The U.S. Embassy in Port-au-Prince would like to remind U.S. citizens in Haiti of upcoming official Carnival celebrations, scheduled to take place in Port-au-Prince from February 7-9. While these are the ‘official’ dates for Carnival, traditionally festivities begin before that and run through to the final day. You can expect all carnival-related inconveniences (traffic, random “Ra-Ra” bands in the streets, road closures, crowds, etc.) to increase as the official dates approach. Recent election-related issues may increase tensions this year. The Embassy urges all U.S. citizens to be vigilant. Please remember that disturbances and crowds in Port-au-Prince can arise and escalate quickly, so exercise caution when observing or participating in Carnival celebrations. Should you find yourself among or near any celebration that is getting out of hand, get out of the area without delay.
Ra-Ra bands will be in the streets with increased frequency leading up to Carnival. Band members may crowd around vehicles, block them in, bang on windows, crack bull whips, twirl knives and machetes, and make a lot of noise. It can be a potentially unsettling situation, but generally speaking, bands remain non-violent. While driving, if you should get caught in a Ra-Ra band: please keep the windows closed and the doors locked and put the car in park until the band passes. Do not attempt to drive through the crowd. After Carnival, Ra-Ra bands can be found in various parts of the city and countryside every Sunday through Easter.
ATTENDANCE AT CARNIVAL
This year’s annual celebration of Carnival is expected to bring tens of thousands of partygoers and observers to the city festivities. Characterized by its large, raucous, (and often intoxicated) crowds, Carnival can be a fun, yet potentially unsafe, place for revelers. Strong-arm robberies, assaults, and pick-pocketing remain the most likely threats against those who are victimized by crime at Carnival.
· Take advantage of private or “controlled access” viewing stands or vantage points on private property as a means of viewing Carnival parades and festivities, if at all possible.
· Avoid walking through, or stopping in, the large crowds of people that amass immediately adjacent to, and along the routes of, the Carnival processions. Try to stay on the periphery of crowded activity, as those areas are considered to be generally safer.
· Avoid getting swept into “Ra-Ra” band groups. These spontaneous celebrations tend to be especially loud and are prime opportunities for criminal elements to take advantage of the unsuspecting participant or observer.
· Travel in groups with friends and stay in your groups for the duration of the event. Never leave anyone in your party alone in a large crowd with plans to “meet up” later.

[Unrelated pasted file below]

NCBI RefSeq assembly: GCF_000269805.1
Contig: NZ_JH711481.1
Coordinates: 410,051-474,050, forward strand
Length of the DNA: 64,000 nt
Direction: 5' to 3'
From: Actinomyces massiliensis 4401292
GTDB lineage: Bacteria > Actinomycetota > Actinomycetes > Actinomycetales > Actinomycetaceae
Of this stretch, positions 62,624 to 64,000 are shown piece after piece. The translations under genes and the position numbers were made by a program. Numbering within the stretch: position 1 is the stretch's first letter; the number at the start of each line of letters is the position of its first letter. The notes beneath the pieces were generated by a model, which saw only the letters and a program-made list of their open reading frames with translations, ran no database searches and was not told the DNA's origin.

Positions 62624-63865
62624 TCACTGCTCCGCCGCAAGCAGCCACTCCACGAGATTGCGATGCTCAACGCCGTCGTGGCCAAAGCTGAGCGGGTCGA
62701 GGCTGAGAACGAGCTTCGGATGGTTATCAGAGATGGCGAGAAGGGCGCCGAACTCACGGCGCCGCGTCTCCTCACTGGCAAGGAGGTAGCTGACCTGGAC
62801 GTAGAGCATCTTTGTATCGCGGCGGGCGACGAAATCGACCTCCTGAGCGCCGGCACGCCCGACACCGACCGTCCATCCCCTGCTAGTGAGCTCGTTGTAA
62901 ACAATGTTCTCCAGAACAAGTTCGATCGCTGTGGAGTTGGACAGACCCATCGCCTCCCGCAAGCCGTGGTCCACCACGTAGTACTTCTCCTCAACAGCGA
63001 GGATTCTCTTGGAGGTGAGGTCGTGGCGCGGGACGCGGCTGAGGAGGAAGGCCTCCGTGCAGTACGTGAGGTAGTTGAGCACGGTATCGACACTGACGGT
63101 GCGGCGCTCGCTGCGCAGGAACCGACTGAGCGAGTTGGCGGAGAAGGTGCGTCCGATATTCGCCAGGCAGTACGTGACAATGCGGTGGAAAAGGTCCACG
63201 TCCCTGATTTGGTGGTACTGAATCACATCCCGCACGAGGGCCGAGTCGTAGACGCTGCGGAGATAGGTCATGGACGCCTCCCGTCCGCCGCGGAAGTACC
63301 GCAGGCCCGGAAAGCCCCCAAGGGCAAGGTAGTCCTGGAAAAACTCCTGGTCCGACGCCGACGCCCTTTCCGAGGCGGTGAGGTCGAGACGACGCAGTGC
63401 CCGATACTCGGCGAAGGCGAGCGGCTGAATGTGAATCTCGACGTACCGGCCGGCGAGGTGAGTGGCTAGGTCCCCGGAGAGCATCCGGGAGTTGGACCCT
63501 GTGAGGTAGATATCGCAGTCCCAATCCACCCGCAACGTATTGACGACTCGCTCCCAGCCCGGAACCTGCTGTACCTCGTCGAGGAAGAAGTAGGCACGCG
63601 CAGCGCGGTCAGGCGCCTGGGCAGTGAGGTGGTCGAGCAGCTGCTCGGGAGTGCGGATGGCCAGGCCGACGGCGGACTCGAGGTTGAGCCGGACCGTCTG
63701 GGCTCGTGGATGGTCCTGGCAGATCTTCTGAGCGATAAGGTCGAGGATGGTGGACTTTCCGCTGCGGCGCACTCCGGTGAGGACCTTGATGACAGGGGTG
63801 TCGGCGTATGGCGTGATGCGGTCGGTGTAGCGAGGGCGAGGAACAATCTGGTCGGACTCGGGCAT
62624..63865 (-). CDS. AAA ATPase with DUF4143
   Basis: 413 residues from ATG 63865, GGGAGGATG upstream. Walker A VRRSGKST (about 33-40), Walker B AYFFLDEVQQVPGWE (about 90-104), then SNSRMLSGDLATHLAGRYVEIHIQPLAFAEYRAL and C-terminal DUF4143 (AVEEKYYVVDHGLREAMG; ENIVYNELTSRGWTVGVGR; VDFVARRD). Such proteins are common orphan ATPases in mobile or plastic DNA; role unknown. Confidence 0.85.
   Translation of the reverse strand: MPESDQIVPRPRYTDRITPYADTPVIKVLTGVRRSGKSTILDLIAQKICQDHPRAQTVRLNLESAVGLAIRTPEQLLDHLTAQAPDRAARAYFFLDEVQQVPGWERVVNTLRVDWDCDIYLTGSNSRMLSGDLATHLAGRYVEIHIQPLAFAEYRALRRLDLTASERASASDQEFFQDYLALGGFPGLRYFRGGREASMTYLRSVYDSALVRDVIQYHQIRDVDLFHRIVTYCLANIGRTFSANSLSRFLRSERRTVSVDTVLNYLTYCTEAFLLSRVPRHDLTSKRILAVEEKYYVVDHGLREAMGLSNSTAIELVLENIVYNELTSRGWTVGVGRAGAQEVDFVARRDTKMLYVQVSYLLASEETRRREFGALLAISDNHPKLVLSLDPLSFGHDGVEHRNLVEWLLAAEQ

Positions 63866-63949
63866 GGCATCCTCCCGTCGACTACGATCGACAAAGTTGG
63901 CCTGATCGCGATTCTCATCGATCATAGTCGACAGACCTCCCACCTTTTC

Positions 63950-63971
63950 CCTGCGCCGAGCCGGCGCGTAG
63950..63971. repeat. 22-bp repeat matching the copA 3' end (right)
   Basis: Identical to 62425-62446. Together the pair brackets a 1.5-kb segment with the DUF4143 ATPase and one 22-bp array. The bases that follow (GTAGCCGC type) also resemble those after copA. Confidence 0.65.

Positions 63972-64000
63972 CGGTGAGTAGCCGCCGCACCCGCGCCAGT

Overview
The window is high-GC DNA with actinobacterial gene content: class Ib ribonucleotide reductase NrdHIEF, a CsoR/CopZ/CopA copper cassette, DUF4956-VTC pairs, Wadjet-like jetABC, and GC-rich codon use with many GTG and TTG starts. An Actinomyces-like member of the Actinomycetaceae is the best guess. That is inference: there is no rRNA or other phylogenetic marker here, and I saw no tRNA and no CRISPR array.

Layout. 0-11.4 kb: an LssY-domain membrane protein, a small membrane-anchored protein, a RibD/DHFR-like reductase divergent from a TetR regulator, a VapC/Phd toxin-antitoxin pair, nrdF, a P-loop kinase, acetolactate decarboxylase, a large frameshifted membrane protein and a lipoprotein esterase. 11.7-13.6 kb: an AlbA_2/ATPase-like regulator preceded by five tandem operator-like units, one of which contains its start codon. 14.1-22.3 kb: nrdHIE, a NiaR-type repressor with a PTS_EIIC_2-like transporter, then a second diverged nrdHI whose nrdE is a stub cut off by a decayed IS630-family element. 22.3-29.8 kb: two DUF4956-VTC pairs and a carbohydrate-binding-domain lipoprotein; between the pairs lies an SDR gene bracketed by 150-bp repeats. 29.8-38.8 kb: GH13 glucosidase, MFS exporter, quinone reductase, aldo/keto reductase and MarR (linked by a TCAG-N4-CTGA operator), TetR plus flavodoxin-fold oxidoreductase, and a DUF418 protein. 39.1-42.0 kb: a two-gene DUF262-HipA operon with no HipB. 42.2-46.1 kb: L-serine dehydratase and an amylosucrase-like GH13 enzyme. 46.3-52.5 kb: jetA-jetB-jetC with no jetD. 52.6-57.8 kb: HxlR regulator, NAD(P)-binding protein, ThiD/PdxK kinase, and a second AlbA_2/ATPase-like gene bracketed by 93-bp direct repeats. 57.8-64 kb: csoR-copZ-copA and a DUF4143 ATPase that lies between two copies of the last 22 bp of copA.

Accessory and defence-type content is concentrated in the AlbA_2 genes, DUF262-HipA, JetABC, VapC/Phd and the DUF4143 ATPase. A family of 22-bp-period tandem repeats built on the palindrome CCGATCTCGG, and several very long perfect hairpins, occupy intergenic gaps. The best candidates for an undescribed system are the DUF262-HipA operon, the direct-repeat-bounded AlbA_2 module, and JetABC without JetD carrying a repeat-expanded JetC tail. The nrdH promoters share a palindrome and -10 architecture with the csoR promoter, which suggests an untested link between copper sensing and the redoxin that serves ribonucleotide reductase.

· Keep a charged cell phone on you at all times; if you are out in the evening, carry a flashlight.
· Avoid wearing flashy or expensive jewelry.
· Keep money and wallets in a front pocket. Avoid carrying purses or other bags and don’t put bags on the ground or hang them loosely from one shoulder.
· Stay on the main roads at all times, even if it is not the most convenient route. Do not take “shortcuts” when walking to or from the event. Most crimes against persons at events like this occur before or after the event, when people wander onto dark side streets to get back to their vehicles.
· Avoid confrontation of any kind and quickly move away from any incident of violence or overzealous behavior that might trap you or otherwise risk injury to you. Know your best route of escape and be prepared to move in that direction.
· Have an advance plan. In case your group is separated, have a pre-determined rally point, along with a drop-dead time to meet at the end of the night.
· Road travel to and from other cities presents other hazards, such as drunk or reckless drivers, increased traffic, and increased potential for roadblocks.
We strongly recommend that all U.S. citizens traveling to or residing in Haiti enroll in the Department of State’s secure on-line Smart Traveler Enrollment Program (STEP). STEP enrollment gives you the latest security updates and makes it easier for the nearest U.S. embassy or consulate to contact you in an emergency.
Travelers are advised to regularly monitor the travel information page of the State Department’s website where you can find current Travel Warnings for Haiti, Travel Alerts, and the Worldwide Caution. Read the Country Specific Information for Haiti. For additional information, refer to “A Safe Trip Abroad” on the State Department’s website.
Contact the U.S. embassy or consulate for up-to-date information on travel restrictions. You can also call 1-888-407-4747 toll-free from within the United States and Canada, or 1-202-501-4444 from other countries. These numbers are available from 8:00 a.m. to 8:00 p.m. Eastern Time, Monday through Friday (except U.S. federal holidays). Follow the Bureau of Consular Affairs on Twitter and Facebook for travel information at your fingertips.
For any emergencies involving U.S. citizens, please contact the U.S. Citizen Services unit of the U.S. Embassy’s Consular Section, located at Tabarre 41, Boulevard du 15 Octobre, Tabarre, Haiti; telephone 509-2229-8000; after hours emergency telephone 509-3464-3998; ACS unit fax 509-2229-8027;e-mail ; website.
American Citizen Services
Consular Section | U.S. Embassy Port-au-Prince | Boulevard 15 Octobre, Tabarre 41| Tabarre, Haiti; Tel. (+509) 2229-8000 | Fax (+509) 2229-8028 | E-mail: (firstname.lastname@example.org); Embassy homepage (haiti.usembassy.gov)| State Department Homepage (travel.state.gov)